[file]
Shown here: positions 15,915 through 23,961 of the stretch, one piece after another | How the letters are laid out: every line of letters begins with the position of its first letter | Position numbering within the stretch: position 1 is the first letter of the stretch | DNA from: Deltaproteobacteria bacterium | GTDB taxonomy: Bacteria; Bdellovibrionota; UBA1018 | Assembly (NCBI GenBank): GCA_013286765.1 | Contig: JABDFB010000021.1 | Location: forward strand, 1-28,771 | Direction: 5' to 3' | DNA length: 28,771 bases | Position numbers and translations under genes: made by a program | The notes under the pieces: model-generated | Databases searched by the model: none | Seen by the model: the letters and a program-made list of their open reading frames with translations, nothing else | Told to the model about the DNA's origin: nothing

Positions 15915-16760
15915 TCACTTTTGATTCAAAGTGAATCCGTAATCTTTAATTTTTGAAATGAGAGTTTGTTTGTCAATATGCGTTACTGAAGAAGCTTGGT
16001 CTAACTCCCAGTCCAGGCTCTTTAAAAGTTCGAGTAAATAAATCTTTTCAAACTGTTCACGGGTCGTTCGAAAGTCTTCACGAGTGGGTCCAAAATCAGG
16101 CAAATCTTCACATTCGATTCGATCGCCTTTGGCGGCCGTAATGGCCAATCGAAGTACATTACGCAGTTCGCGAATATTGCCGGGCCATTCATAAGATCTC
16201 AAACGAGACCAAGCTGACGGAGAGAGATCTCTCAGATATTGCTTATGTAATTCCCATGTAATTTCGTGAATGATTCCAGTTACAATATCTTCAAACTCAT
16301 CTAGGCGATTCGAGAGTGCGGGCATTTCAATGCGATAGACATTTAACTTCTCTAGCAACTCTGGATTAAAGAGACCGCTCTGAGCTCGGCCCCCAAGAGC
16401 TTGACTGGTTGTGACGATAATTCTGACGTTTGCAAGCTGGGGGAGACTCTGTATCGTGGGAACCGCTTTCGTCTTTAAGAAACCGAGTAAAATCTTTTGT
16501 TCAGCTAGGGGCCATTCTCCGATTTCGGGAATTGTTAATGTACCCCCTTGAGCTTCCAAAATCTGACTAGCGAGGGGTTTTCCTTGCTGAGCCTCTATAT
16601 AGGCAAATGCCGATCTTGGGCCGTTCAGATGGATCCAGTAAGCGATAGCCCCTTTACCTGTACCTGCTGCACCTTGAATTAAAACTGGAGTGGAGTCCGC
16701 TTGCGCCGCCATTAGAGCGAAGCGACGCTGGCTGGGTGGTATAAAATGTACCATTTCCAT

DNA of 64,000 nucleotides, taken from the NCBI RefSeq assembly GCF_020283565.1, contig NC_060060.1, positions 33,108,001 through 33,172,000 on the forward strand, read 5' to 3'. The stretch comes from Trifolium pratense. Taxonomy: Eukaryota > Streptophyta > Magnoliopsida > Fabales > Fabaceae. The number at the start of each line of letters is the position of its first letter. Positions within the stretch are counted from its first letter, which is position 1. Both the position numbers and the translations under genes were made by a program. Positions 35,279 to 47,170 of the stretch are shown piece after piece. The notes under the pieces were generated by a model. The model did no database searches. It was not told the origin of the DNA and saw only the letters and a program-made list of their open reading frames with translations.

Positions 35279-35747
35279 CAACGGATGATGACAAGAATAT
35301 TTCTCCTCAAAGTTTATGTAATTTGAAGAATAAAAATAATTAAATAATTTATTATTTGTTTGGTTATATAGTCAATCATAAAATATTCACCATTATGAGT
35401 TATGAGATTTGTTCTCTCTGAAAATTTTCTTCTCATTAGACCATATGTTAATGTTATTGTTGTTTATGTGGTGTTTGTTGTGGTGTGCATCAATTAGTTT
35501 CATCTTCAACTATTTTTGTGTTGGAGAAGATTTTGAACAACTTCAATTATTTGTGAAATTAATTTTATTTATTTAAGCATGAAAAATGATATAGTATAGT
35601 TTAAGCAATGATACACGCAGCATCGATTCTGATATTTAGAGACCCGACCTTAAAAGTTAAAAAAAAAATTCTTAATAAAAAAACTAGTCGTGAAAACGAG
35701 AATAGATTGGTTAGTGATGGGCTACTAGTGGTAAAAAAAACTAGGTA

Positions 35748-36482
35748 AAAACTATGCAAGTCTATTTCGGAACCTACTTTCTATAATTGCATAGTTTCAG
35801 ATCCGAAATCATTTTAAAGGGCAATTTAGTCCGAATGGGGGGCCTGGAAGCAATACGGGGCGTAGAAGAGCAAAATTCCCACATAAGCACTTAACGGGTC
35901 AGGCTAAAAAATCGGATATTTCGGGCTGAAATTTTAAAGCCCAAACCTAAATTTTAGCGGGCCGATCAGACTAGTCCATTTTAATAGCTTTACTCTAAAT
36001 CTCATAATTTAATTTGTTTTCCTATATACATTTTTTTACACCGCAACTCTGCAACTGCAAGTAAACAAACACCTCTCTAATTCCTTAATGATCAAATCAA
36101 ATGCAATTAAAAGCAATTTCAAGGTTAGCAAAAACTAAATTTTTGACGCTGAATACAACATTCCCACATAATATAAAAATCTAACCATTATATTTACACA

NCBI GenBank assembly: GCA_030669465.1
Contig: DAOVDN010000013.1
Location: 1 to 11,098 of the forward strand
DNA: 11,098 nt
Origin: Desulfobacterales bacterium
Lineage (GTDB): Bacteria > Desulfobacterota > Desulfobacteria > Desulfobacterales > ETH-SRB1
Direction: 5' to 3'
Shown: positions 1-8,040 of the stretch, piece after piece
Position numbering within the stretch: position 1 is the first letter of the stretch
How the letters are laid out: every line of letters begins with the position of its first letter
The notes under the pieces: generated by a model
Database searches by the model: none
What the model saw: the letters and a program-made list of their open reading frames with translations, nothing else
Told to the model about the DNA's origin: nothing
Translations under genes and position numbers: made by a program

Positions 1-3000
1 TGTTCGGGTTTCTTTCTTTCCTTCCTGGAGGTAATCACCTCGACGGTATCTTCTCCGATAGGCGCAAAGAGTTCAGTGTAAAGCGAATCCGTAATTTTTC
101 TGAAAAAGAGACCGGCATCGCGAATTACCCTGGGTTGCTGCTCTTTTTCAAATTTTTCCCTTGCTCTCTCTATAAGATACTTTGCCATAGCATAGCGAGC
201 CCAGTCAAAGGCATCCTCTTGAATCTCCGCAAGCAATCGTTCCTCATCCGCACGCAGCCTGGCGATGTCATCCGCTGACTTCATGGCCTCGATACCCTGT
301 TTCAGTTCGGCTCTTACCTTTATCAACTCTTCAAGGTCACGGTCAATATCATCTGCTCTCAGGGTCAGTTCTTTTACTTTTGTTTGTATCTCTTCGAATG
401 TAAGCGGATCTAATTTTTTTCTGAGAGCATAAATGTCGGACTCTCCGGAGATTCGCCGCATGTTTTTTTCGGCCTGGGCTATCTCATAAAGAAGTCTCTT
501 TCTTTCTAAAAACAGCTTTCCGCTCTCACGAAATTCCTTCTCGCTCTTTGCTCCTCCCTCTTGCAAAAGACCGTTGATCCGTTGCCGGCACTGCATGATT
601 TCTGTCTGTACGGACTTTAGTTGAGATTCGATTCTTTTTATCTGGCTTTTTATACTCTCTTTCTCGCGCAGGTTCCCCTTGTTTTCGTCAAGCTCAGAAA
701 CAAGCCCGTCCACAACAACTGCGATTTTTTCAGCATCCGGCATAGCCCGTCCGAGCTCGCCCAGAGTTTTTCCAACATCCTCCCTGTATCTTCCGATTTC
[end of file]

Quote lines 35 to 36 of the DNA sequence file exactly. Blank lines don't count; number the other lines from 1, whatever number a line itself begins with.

How the letters are laid out: every line of letters begins with the position of its first letter
The notes under the pieces: generated by a model